Developing the professional capacity of educators teaching in the context of a special school through collaboration and peer coaching
Author(s)Kempen, Maria Elizabeth
Contributor(s)Steyn, G. M.
KeywordsContinuous Professional Development
Professional development models
Communities of practice
Teachers -- In-service training -- South Africa -- Gauteng
Special education teachers -- South Africa -- Gauteng
Special education teachers -- Training of -- South Africa -- Gauteng
Mentoring in education -- South Africa -- Gauteng
School personnel management -- South Africa -- Gauteng
Full recordShow full item record
AbstractThe objective of education authorities worldwide is to enhance teachers’ professional capacities and practices through the supply of quality continuous professional development (CPD) activities. The South African education system has been subjected to many changes during the past two decades which have seriously affected the quality of education provided in schools country wide. Professional development (PD) of teachers has been found to be a key factor in raising standards in South African schools. Although the National Department of Education has identified teacher development as important, very little has transpired in the education system. School leaders should, therefore, take on the responsibility of providing their staff with PD opportunities. To support teachers in special schools and to enhance their professional capacity, the researcher designed, implemented and evaluated a collaborative PD model in six special schools in Gauteng. The aim of the study was to establish the value of the CPD programme on teachers’ learning, learners’ outcomes and whole school change. This multi-phased case study research was positioned within a bigger study conducted by the Gauteng Department of Education and in particular the Early Childhood Development Institute (ECDI). This larger study was based on the fact that most of the burn related accidents in South Africa occur in the 0-4 age group, which served as the rationale for including the fire safety programme in the ECD curriculum. The focus during the research was on the adaptation of fire safety activities and learners and teacher support materials for an inclusive classroom. This research reports on a two year study on the implementation of a CPD model based on collaboration and peer coaching. The theoretical framework for this study links to theories of constructivism, organisational theory of Senge, network and social capital. This research serves as an example of where valuable internal and external networks were formed for the benefit of all involved with the study. During this research theory and practice were successfully integrated for the benefit of the individual, the school and external organisations.
Department of Educational Leadership and Management
D. Ed. (Education Management)
Kempen, Maria Elizabeth (2014) Developing the professional capacity of educators teaching in the context of a special school through collaboration and peer coaching, University of South Africa, Pretoria, <http://hdl.handle.net/10500/14192>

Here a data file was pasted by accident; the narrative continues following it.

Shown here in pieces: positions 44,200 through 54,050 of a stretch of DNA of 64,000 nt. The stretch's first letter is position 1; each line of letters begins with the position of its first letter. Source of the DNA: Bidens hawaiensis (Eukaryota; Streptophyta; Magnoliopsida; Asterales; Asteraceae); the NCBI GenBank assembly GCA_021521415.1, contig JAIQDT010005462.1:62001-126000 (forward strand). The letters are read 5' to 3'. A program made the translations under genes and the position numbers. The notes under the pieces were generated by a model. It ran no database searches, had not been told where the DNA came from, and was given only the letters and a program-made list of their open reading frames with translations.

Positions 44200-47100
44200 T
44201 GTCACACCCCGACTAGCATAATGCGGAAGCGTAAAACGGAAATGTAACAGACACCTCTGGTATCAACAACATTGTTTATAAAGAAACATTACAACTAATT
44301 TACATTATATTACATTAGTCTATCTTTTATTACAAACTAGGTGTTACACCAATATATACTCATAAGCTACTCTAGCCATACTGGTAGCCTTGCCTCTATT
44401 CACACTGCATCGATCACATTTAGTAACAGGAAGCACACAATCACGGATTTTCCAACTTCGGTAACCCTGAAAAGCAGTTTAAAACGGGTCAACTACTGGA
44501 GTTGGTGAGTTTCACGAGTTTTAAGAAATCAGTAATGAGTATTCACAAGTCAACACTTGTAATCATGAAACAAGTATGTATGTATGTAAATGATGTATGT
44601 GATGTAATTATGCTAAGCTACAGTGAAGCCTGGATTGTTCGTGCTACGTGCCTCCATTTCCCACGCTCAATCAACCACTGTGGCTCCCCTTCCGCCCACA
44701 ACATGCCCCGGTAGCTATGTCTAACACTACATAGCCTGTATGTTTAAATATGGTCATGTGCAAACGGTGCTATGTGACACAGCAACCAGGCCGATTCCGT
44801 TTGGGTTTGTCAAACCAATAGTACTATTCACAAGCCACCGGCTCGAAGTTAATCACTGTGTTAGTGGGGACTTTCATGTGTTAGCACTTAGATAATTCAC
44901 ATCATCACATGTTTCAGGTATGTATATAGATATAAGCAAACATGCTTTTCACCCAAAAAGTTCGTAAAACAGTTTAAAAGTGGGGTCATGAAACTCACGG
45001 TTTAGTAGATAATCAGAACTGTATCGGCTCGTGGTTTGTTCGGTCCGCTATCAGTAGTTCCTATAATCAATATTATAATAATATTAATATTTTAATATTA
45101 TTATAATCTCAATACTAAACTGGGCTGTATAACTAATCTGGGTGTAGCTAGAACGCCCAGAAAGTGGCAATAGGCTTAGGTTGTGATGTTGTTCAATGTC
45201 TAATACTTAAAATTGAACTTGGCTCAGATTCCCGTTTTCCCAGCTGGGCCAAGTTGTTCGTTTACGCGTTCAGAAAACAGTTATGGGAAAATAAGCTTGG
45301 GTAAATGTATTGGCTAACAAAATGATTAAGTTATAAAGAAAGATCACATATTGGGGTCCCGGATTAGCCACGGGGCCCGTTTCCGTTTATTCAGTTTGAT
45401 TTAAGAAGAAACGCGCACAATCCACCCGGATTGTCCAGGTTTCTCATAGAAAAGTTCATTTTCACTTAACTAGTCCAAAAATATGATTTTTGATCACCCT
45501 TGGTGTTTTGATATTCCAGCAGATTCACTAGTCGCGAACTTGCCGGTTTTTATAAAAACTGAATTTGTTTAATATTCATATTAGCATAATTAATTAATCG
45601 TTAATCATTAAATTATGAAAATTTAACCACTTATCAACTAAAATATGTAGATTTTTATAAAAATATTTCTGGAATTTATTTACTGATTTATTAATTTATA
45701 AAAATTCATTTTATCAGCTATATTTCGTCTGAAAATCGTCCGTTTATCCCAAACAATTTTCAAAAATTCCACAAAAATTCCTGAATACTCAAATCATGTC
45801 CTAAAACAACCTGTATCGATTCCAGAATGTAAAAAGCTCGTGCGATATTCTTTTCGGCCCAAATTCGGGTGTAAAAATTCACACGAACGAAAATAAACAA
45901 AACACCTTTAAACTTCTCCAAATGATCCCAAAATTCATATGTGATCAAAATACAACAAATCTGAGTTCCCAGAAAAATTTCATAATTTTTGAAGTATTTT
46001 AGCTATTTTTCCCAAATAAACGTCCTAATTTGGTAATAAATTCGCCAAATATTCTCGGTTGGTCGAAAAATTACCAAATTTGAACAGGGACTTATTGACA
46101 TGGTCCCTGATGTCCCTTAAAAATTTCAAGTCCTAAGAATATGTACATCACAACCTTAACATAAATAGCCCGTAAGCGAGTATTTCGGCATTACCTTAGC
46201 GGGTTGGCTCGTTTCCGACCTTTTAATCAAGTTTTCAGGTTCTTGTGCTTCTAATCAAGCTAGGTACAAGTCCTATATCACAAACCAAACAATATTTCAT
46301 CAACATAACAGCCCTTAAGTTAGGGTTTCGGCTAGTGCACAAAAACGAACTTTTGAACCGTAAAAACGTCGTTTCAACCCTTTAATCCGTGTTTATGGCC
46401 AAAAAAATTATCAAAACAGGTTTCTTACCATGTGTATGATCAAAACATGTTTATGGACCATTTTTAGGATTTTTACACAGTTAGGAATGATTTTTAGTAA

Showing items related by title, author, creator and subject.
The influence of digital media use in classrooms on teacher stress in Gauteng schoolsBotha, R. J. (Nico); Matwadia, Zyliekha (2019-06-13)In 2014, Gauteng Education MEC announced the “Big Switch On” project in which he envisaged paperless classrooms in Gauteng schools over the next three years. He also said that this would see digital media such as iPads and other electronic Tablets replacing textbooks and stationery. He had a vision that the chalkboard would disappear and projectors would take their place. When the MEC for Education introduced the Big Switch On project, he emphasised the positive effects that paperless classrooms will have on the learners. Education authorities were concerned about and wanted to improve the quality of learning and teaching for disadvantaged learners. However, the MEC for Education failed to highlight the possible impact that paperless classrooms will have on educators. It is important that educators are given an opportunity to provide input with regard to the implementation of paperless classrooms.
This study will focus on the perceived stress experienced by teachers in Gauteng, whose schools have been part of the Big Switch On project and have had to mandatorily include the use of digital tablets in their classrooms. This study sought to investigate the influence of digital media use in classrooms on teacher stress in Gauteng schools. It is important to conduct a contextual study that explores the perceived stress factors experienced by teachers in the Gauteng schools that were selected in the Big Switch On project. The research from other contexts can only provide general frameworks regarding the constructs involved. It cannot replace the research conducted specifically for the Big Switch On project.
The purpose of this study is threefold. Firstly, the Big Switch On project has been introduced in 2015 in seven Gauteng schools, and was expanded to 375 schools in the following two years. For many schools, this is a first time, thereby rendering it a scarcely researched topic. The implications and effects of the project have yet to be considered. Secondly, it is often assumed that the use of digital tablets in the classroom makes teachers lives easier and reduces their workload. The research that will be undertaken will address this question scientifically to make reliable and valid conclusions that go beyond assumptions. Thirdly, related research has indicated barriers and challenges to the implementation of digital tablets in the classroom. The research will address these barriers and make recommendations regarding future implementation of digital tablets in the classroom.